Through the Bible, February 9

Read: Exodus 20:22-21:32; Leviticus 25, 27; Numbers 5

Summary: The Law of Moses

Though all of the books from Genesis to Deuteronomy are called the books of Law, the actual commandments and rules that comprise the Laws of Moses are found scattered amongst other instructions and events that take place at Mt. Sinai as recorded in Exodus, Leviticus, and Numbers. Much of this is repeated prior to entrance into Canaan–after 40 years of wandering is completed–and is found in Deuteronomy.

Today’s reading is a sampling of some of these various laws.  These will give us a taste of the Law that regulated the life and behavior of Israel as God’s people.

Devotional Thought:


Do you like rules?

Something in us wants to say no.  Rules are so limiting and so restrictive.  The impede freedom and are just a burden.  Right?

Are they really?

Imagine trying to play a game with no rules.  Say, something as simple as children playing tag.  Someone has to be “it.”  And they chase others who run away until one of them is tagged, and now that child is “it.” But what if these rules were suddenly gone?  There would be no game, would there?  There would also be no fun.

What if anyone at any time could just walk into your home and take whatever they wanted?  That would be infuriating.  If someone does that now, they are in violation of the law–that is, the rules–and can be punished.  With no laws (rules) there is no protection or security.

What if you hopped in your car and began to drive down the street or highway.  But there are no lane indications and people are just driving all over the road.  There are no speed limits and so even in town people are driving at excessive rates of speed.  At intersections there are no stop signs or stoplights and so every car just tries to force its way through.  With no rules for driving it is mass confusion and very dangerous.

What if language had no rules?  The very fact that I, as the author, can put together letters to form words and words to form sentences and then supply punctuation markings that you, as the reader, can easily decipher allows for written communication.  And not just that, but provided the author is talented enough to also inspire, convey beauty, arouse emotions, call to action, shape thinking, or whatever else he or she may choose to do.

Rules provide the framework that allows for protection, peace of mind, security, efficiency, safety, utility, order, and even joy and fun.

God’s law, as given through Moses at Mt. Sinai can be tedious reading.  It can also be difficult for modern readers to understand given the difference in time and cultures.  Be sure, though, to know that God’s rules do all of the above and more.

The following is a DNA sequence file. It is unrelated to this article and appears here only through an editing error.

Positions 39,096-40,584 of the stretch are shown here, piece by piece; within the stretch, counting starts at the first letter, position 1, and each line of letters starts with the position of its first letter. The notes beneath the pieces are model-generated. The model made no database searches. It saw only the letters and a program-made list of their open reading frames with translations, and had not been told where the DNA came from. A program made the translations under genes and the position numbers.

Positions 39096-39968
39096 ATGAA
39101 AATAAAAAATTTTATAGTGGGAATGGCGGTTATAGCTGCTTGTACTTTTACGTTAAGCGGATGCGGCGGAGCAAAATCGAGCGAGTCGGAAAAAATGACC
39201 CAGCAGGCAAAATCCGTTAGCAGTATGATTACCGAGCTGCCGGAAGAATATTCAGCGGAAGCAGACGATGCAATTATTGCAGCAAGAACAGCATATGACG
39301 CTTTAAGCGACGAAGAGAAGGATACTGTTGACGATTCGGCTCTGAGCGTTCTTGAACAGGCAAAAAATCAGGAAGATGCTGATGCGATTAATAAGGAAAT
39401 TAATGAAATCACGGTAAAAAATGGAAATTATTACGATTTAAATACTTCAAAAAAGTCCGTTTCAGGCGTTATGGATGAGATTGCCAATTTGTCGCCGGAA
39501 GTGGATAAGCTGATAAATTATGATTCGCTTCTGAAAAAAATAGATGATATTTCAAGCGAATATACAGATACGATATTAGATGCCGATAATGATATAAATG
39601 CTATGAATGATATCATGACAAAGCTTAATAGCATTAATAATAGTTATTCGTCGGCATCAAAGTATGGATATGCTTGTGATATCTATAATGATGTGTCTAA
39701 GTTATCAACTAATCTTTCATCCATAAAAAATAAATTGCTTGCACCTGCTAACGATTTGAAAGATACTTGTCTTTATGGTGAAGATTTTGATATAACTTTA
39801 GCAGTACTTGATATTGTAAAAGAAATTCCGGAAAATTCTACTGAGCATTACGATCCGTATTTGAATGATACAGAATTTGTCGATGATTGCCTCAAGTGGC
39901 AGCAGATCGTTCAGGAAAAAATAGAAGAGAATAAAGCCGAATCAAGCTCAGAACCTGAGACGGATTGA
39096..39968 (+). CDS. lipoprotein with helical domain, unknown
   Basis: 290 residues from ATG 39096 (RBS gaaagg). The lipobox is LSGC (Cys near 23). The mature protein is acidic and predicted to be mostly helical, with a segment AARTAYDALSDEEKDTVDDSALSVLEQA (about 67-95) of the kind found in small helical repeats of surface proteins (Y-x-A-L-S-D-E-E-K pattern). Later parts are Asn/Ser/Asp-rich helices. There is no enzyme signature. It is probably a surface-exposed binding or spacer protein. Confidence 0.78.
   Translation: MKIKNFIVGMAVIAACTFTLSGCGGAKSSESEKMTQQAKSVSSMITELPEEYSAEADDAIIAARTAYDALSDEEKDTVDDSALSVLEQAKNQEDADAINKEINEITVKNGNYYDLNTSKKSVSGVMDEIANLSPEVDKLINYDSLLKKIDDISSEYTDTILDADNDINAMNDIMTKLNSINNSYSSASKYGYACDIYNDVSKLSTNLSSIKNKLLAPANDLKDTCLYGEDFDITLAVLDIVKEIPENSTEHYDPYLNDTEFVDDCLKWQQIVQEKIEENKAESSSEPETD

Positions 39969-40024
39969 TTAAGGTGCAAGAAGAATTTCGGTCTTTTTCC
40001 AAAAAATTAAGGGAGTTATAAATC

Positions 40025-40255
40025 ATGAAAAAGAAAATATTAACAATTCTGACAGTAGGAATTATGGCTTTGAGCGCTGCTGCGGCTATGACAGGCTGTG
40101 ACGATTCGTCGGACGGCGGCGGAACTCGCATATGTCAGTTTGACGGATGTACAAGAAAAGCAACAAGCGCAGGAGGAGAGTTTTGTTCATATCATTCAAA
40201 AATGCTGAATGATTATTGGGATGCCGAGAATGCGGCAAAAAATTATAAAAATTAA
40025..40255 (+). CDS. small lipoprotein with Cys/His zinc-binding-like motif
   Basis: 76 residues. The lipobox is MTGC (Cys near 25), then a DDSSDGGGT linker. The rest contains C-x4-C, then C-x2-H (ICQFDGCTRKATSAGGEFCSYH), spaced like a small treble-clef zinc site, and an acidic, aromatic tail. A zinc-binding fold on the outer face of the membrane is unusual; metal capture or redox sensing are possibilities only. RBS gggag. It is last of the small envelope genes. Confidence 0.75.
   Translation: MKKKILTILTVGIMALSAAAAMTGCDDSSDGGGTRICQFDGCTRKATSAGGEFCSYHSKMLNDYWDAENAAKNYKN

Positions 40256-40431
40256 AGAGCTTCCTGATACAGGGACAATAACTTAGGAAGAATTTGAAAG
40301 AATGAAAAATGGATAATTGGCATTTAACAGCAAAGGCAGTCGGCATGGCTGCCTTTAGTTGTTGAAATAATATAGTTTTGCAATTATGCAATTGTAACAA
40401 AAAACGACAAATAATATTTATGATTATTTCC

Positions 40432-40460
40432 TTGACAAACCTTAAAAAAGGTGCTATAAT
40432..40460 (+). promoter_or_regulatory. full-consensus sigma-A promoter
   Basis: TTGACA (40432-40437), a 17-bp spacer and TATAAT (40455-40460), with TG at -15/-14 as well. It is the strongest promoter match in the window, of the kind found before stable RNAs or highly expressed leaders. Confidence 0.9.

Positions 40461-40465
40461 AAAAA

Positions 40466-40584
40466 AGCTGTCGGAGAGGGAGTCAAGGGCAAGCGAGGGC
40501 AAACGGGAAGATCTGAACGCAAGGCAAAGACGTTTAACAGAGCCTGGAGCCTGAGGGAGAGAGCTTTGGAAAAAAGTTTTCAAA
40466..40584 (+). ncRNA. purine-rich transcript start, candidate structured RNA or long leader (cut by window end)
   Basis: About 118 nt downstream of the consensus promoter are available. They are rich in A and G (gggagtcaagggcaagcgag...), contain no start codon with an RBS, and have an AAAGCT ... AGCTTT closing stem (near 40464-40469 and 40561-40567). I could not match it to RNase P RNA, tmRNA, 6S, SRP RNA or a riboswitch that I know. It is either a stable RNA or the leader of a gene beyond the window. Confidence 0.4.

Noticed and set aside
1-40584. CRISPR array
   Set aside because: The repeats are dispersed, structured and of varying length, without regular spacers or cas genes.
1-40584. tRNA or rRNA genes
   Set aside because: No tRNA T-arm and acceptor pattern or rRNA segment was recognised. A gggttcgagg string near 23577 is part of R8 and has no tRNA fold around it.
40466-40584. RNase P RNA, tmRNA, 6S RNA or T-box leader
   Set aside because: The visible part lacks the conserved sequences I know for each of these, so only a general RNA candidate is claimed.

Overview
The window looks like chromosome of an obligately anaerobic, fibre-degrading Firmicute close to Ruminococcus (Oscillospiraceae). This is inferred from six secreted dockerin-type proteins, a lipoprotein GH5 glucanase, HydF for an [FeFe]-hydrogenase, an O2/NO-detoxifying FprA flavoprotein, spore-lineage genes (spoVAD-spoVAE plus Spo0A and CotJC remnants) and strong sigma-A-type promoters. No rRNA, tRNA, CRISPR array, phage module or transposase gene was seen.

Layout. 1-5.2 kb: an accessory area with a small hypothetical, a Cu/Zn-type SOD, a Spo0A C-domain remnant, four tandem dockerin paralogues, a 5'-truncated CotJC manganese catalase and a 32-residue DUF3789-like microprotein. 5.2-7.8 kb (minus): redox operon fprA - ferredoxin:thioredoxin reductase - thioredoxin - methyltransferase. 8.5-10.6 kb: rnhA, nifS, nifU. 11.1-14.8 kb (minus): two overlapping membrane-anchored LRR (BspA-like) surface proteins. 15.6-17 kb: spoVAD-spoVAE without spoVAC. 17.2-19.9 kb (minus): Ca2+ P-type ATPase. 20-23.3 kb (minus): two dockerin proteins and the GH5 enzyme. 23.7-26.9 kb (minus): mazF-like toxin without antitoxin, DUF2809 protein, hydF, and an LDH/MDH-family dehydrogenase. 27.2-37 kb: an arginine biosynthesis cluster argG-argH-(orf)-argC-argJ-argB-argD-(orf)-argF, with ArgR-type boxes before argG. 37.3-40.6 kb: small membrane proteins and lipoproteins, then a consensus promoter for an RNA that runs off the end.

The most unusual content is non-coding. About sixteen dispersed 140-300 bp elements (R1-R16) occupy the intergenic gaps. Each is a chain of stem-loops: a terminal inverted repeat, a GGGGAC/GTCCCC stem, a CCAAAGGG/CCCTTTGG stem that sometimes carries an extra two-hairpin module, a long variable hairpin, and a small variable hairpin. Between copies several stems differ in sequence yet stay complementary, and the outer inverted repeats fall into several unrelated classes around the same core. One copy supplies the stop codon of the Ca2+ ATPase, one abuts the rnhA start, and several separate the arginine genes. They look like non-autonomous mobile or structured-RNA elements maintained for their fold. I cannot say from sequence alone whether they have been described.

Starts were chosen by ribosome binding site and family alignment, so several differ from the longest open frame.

“Let my soul live and praise you, and let your rules help me” (Psalm 119:175).

My Delight is the Lord, May 7

It Could Happen

May 7, Saturday: God’s Story (2)

 Scripture Reading: Numbers 25:1-18

Is it a desire to be accepted? Is it a wish to fit in? Why do we tend to act like people around us; do what they do, value what they value, and practice what they practice? Israel’s sin at Baal-Peor is among their most infamous. Twenty-four thousand died because of it. Phinehas is immortalized for his drastic response to this sin’s public display (vv. 8, 12-13).  Some might think it overkill (sorry, I really did not intend that pun), but God said that had he not so acted with godly jealousy, that the entire nation might have died (v. 11).  How very easy it is for us to move so very far away from God in such a very short time. This wasn’t a gradual slide, it was a nearly immediate rebellion. Don’t say, “It could never happen to me.” Be on your guard; always and earnestly.

Questions to Ponder:

  • How is the sin described in v. 1?
  • What did Israel do? (v. 3)
  • What did Moses instruct the judges of Israel to do? (v. 5)
  • How are Phinehas’ motives described? (v. 11)

My Delight is the Lord, May 6

I Don’t Always Know

May 6, Friday: God’s Story (1)

 Scripture Reading: Numbers 22:1-23:12

I have a confession; I can’t always figure out the Bible. Like, why was God angry with Balaam (22:22) when he was doing what God told him to do (22:20)? My not knowing is OK. Not that I’m satisfied with ignorance, but I know that’s what I’m dealing with here. The deficiency is in me, not in God or His word. Some would prefer a “fake it till you make it” approach. That might work in some settings, but not with God. That’s disingenuous. Ok, it’s dishonest. Why we would be compelled to act like we have God all figured out and His word fully mastered is beyond me. Not that there isn’t sufficient clarity for us to know God and His will. There is truth to be accepted, believed, and obeyed. One truth is that God is beyond our full comprehension. If we act like He’s not, we’re disregarding that truth. Our ignorance is a reality, but it’s not an excuse.

Questions to Ponder:

  • Was Balaam an Israelite? (22:5)
  • How did Balaam refer to God? (21:18)
  • What lesson can we learn from Balaam’s donkey? (22:30)
  • What intent did Balaam express? (23:10)